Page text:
TRI COUNTY REPORT FOR APRIL 6TH, 2022

Pennsylvania Department of Health officials say the number of COVID cases in the state have stopped declining. They believe that’s due partially to a new strain of the virus catching on. The latest figures from the CDC show that the new subvariant, labeled BA-point-two is the dominant strain showing up cases now. In PA, nearly 800 new cases were reported as of Tuesday. 

Administrators at Aliquippa Junior/Senior High School in Beaver County are placing new rules on snacks and drinks brought in by students.  School leaders say the change is a response to excessive food and beverages being brought to classrooms.  A post on the district’s website says the school now limits each student to one bag of snacks up to four ounces and one bottled or canned beverage of 20 ounces or less.  The post says anything exceeding those amounts will be disposed of.

State Police in Butler County are investigating a fatal crash yesterday in Slippery Rock Township. The accident took place on route 8 near the intersection at Branchton Road. The Butler County Coroner was called to the scene. The crash involved a logging truck and a car. No other details have been released by state police.

A New Sewickley police officer and another driver are seriously injured after a head-on accident on I-79 yesterday.  Authorities say Corporal Gregory Carney was travelling southbound when a northbound vehicle crossed the median and collided with his SUV.  In a social media post New Sewickley police said Carney was returning from a Meadville training class.  The 68-year-old female driver of the other vehicle was extricated by rescuers and flown to a nearby hospital.

A bill which seeks to address a shortage of specialized nurses has been advanced by the Senate Judiciary Committee.  The aims to increase the number of Sexual Assault Nurse Examiners or SANE’s who conduct critical forensic evidence collection when a sexual assault survivor seeks medical attention. A 2021 study found there are only about 50 of these specialized nurses in the state. The legislation identifies funding for programs to train more of these nurses.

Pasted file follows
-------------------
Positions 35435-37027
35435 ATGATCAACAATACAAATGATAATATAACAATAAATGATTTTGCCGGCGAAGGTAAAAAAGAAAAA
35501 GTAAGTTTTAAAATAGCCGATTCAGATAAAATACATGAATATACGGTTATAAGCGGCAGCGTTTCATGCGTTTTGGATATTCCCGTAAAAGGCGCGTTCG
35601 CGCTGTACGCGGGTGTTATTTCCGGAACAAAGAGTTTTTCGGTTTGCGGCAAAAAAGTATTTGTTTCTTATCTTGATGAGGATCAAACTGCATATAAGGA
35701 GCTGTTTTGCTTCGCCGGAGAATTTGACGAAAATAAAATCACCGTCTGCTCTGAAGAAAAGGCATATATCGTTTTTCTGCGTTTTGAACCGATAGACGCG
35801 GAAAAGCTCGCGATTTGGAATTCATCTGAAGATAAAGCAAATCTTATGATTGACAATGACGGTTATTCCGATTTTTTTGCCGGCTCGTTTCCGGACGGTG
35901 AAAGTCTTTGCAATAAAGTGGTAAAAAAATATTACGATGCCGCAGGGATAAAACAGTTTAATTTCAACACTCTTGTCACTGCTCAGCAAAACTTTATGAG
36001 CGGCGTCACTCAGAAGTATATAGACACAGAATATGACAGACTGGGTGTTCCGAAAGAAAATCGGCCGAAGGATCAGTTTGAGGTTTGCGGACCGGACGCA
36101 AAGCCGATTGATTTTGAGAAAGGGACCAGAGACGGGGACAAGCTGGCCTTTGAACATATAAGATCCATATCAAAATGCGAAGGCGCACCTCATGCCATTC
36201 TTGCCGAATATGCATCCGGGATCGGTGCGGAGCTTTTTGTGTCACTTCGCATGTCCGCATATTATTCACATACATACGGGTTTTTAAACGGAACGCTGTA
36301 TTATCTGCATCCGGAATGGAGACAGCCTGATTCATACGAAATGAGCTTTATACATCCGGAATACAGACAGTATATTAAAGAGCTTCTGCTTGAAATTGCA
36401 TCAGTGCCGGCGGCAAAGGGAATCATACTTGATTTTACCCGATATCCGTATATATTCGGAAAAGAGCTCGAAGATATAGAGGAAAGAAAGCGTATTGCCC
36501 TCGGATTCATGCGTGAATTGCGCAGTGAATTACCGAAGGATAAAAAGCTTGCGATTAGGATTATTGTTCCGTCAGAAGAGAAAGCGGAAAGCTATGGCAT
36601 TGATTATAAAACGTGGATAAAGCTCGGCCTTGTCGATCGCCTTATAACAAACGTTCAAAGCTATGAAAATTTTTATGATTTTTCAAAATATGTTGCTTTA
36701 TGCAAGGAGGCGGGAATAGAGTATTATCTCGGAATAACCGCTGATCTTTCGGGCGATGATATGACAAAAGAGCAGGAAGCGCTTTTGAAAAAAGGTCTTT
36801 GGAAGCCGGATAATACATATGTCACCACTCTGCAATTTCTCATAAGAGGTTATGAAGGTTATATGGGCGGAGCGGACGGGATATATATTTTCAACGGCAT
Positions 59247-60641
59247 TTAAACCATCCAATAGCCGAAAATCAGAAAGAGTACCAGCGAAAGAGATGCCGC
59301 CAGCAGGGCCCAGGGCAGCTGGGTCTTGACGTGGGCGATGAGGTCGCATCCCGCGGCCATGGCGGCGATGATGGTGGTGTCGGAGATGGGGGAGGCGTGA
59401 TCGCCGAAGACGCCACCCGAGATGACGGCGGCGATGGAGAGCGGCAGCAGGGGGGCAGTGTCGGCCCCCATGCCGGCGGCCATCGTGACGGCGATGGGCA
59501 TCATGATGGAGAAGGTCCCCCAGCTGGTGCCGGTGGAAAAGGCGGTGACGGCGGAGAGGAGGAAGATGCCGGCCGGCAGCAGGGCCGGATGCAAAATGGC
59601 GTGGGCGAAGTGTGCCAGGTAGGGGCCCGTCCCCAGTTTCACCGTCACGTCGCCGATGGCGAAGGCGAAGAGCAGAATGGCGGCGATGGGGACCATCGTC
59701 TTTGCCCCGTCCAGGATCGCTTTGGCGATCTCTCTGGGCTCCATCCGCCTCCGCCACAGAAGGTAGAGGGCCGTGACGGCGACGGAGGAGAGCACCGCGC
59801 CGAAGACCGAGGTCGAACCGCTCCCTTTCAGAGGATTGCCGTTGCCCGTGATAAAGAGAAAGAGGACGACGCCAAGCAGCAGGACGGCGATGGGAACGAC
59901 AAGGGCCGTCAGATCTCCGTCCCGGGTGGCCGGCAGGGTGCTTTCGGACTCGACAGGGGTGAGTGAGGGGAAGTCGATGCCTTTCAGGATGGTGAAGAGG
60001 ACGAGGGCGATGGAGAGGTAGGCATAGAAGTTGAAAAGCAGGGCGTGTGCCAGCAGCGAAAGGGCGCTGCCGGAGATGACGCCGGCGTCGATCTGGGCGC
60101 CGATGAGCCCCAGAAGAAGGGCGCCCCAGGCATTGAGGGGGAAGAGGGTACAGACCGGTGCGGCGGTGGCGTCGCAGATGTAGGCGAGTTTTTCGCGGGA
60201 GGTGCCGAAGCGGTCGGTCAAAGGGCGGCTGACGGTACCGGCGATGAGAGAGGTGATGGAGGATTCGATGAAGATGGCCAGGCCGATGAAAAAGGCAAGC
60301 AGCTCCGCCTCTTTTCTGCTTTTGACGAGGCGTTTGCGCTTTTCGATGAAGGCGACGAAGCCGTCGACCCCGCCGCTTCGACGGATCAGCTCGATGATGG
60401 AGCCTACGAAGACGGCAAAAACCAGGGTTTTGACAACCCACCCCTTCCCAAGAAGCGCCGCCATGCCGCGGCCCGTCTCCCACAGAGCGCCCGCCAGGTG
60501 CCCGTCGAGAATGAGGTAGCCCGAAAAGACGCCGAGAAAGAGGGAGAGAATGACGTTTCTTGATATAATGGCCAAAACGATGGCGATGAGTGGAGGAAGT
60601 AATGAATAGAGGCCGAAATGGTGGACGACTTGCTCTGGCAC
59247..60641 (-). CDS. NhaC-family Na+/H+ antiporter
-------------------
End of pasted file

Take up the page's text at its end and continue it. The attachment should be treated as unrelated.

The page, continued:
The Pennsylvania House Environmental Resources and Energy Committee has passed several measures to ramp up domestic energy production across the state. Included in the legislation is a measure asking the governors of New York and New Jersey to end anti-pipeline policies that are currently blocking Pennsylvania natural gas from reaching markets in New England. Other legislation would increase the production and exportation of energy products. One of those would open the Delaware River Basin for natural gas development and exploration

A bridge replacement project in Perry Township is underway. PennDot announced that work on a bridge replacement project on Tower Road in the township, began on Monday. The Ellwood City Ledger reports the road will be closed to traffic between Edgar Lane and McCartney Hollow Road, through late June. Total cost of the project is 787 thousand dollars.

Officials in Washington today are expected to make an announcement that could impact student loan borrowers from Western PA and around the country.  Federal student loan repayments, first paused in 2000 as the country was beginning to feel the effects of the COVID pandemic, are currently scheduled to resume next month.  Reports are that leaders today will announce that the restarting of those loan payments will be pushed back to September.

A Mount Pleasant man who took part in last year’s insurrection in Washington is avoiding jail time.  Samuel Fox pleaded guilty in November to a charge of disorderly conduct on Capitol grounds.  At sentencing on Tuesday, he was given three years of probation and two months on house arrest in addition to being ordered to pay 5-hundred dollars in restitution and a 25-hundred dollar fine.  Prosecutors had asked the court to sentence Fox to 30 days in jail.

Attorney General Josh Shapiro says a Penn Hills used car dealership can no longer do business.  Shapiro announced Monday that Martino Motors on Rodi Road violated an Assurance of Voluntary Compliance agreement required by Pennsylvania car dealers.  The AG’s office began to look into consumer complaints against the company in February.  Shapiro says the dealership sold vehicles they knew were not road-worthy.